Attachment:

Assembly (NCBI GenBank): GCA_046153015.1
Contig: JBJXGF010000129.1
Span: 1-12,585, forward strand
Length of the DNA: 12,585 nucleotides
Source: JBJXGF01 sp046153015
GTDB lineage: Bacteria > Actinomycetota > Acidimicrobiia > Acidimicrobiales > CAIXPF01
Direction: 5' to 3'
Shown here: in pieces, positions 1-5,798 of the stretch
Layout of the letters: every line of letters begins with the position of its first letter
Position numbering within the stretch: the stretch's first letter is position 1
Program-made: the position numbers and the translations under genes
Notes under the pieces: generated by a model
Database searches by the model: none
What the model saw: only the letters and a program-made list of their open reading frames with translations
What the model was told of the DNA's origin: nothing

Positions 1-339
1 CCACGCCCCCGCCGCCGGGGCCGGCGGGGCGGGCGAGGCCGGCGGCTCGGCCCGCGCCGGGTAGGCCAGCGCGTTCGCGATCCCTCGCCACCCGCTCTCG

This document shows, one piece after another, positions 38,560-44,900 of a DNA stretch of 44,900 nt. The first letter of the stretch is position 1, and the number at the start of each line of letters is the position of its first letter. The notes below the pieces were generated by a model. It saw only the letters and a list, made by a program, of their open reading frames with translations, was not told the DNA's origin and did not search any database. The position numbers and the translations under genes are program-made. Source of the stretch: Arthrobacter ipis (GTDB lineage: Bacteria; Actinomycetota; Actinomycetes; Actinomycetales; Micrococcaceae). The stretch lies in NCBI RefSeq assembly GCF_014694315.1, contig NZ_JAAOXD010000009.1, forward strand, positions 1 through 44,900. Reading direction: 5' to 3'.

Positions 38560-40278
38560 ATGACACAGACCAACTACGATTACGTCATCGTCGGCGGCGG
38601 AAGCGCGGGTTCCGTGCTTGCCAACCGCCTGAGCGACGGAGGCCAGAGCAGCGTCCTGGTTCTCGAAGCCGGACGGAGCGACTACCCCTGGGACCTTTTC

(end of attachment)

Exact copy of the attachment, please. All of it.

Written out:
Assembly (NCBI GenBank): GCA_046153015.1
Contig: JBJXGF010000129.1
Span: 1-12,585, forward strand
Length of the DNA: 12,585 nucleotides
Source: JBJXGF01 sp046153015
GTDB lineage: Bacteria > Actinomycetota > Acidimicrobiia > Acidimicrobiales > CAIXPF01
Direction: 5' to 3'
Shown here: in pieces, positions 1-5,798 of the stretch
Layout of the letters: every line of letters begins with the position of its first letter
Position numbering within the stretch: the stretch's first letter is position 1
Program-made: the position numbers and the translations under genes
Notes under the pieces: generated by a model
Database searches by the model: none
What the model saw: only the letters and a program-made list of their open reading frames with translations
What the model was told of the DNA's origin: nothing

Positions 1-339
1 CCACGCCCCCGCCGCCGGGGCCGGCGGGGCGGGCGAGGCCGGCGGCTCGGCCCGCGCCGGGTAGGCCAGCGCGTTCGCGATCCCTCGCCACCCGCTCTCG

This document shows, one piece after another, positions 38,560-44,900 of a DNA stretch of 44,900 nt. The first letter of the stretch is position 1, and the number at the start of each line of letters is the position of its first letter. The notes below the pieces were generated by a model. It saw only the letters and a list, made by a program, of their open reading frames with translations, was not told the DNA's origin and did not search any database. The position numbers and the translations under genes are program-made. Source of the stretch: Arthrobacter ipis (GTDB lineage: Bacteria; Actinomycetota; Actinomycetes; Actinomycetales; Micrococcaceae). The stretch lies in NCBI RefSeq assembly GCF_014694315.1, contig NZ_JAAOXD010000009.1, forward strand, positions 1 through 44,900. Reading direction: 5' to 3'.

Positions 38560-40278
38560 ATGACACAGACCAACTACGATTACGTCATCGTCGGCGGCGG
38601 AAGCGCGGGTTCCGTGCTTGCCAACCGCCTGAGCGACGGAGGCCAGAGCAGCGTCCTGGTTCTCGAAGCCGGACGGAGCGACTACCCCTGGGACCTTTTC